“An old man felt sorry for me, and he took me into his house. He was not related to me, but I called him my stepfather. But I had not escaped the virus. I soon became very sick with fever and terrible pain in my stomach. Then came the vomiting and the blood. I became sicker and sicker. I became so sick, I could not even move. The emergency men came to take me to the Ebola treatment center.

Almost buried alive

“By the time they got to me, they thought I was dead. So, they prepared to bury me. They sprayed my body, face and head with bleach. I was unable to respond. They put me in a body bag and zipped it up. They were taking me to bury me in the Ebola grave with the other dead. But the bleach made me cough, and they heard me.

“So, they unzipped the bag and transported me to the Ebola treatment center. I was placed in a room with 20 other Ebola patients. The room was full of sickness and bleach. I was helpless, waiting to die.

“Every person in the room died. All 20 of them. I was No. 21. The pain in my stomach was unbearable. I was so weak and frightened. I still have very bad dreams, and it makes me cry and scream in the night. I still cannot see well out of my right eye.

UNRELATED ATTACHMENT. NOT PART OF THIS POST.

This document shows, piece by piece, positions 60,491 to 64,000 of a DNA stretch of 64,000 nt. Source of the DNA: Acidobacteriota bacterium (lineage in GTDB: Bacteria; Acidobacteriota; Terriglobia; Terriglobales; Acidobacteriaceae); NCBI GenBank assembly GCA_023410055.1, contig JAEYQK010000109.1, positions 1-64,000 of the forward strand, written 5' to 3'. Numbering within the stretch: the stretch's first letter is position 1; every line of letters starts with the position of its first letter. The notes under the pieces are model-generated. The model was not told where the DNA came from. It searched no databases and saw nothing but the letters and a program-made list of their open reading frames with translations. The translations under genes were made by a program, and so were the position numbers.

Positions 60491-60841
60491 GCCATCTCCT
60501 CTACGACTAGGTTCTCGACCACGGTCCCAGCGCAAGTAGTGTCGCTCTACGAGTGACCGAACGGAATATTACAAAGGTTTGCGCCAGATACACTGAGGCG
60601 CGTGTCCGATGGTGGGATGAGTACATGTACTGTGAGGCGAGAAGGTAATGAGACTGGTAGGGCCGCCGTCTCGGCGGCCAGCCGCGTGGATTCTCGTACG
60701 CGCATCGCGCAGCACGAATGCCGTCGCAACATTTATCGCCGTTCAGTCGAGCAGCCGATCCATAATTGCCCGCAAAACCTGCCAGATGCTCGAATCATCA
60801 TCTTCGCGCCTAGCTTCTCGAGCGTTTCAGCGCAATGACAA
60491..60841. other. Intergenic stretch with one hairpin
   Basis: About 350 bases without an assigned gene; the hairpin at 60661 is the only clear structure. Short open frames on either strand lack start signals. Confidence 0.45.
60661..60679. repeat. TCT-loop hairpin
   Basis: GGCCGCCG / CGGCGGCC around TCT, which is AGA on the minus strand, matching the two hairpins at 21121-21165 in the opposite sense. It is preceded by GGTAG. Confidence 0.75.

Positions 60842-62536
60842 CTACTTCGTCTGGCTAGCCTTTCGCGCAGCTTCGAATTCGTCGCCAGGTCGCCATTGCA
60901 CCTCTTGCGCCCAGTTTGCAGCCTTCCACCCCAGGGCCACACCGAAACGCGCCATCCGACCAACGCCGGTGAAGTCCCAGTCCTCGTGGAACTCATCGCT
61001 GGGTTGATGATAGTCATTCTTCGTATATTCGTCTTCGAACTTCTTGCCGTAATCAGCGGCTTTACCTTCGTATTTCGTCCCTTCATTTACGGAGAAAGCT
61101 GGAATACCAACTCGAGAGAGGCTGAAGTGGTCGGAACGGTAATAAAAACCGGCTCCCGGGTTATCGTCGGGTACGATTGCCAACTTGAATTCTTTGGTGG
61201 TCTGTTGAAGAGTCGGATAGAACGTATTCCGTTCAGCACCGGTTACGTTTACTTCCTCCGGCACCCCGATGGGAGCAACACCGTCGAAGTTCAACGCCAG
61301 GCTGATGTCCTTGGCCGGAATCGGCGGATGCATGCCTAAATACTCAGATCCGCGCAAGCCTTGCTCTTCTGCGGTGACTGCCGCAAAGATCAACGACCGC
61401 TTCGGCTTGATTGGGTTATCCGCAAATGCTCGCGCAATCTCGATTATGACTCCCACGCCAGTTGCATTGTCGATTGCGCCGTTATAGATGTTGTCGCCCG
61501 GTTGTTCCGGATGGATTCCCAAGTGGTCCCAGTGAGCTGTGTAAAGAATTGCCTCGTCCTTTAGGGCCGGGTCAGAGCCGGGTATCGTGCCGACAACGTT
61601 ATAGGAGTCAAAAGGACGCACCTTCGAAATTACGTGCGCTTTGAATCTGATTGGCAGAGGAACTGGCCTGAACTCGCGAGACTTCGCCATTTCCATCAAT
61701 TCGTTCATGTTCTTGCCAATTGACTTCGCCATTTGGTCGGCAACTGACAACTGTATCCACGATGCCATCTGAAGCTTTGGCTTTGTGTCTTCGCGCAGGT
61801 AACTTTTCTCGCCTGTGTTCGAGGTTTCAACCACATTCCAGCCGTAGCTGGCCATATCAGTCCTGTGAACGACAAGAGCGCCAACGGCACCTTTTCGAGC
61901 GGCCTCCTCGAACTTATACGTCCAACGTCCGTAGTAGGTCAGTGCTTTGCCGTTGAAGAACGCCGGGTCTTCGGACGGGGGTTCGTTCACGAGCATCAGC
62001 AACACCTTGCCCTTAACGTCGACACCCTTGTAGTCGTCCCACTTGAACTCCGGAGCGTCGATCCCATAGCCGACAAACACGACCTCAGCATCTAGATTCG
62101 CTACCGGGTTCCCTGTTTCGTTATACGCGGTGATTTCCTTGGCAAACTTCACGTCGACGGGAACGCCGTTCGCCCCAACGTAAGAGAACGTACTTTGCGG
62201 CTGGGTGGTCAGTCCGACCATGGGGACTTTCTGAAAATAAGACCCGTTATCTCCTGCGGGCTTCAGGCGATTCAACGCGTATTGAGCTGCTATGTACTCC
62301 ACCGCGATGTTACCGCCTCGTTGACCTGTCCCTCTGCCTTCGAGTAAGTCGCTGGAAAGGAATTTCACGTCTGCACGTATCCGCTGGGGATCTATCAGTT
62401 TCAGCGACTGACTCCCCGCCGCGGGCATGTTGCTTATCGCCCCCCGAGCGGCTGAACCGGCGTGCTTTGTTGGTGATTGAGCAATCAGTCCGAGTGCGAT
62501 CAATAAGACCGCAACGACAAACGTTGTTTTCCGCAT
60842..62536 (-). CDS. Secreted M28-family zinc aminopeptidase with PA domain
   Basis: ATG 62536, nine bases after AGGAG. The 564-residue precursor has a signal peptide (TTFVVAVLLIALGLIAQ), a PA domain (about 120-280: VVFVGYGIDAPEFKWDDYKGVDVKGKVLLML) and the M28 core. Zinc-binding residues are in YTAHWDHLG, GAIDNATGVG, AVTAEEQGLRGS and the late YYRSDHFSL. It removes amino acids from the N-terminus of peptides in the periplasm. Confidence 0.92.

“After three months, my body began to feel better, except I still had the bad pain in my stomach. I was very weak and thin, so they kept me there two more months.

“When they thought I was strong enough, they took me back to my village. I began looking for other members of my family, like my uncle. But none survived. They were all dead.

Home, but alone

“Our family house was empty. No one would come near it. The people feared me. If I came near their house asking for food, they yelled at me, threatened me and drove me away. No one would talk to me. They ran from me. Even the old man drove me away.

“I ran back to the house where my family had lived and locked myself in. I cried and cried. I was all alone, and no one could care for me because they were afraid of me.

“A man who worked for child welfare found me. He, too, was an Ebola survivor. He wanted to help me. He put me in his car and drove me to the child welfare office. They told him to take me straight to the Interim Care Center at Hope Center.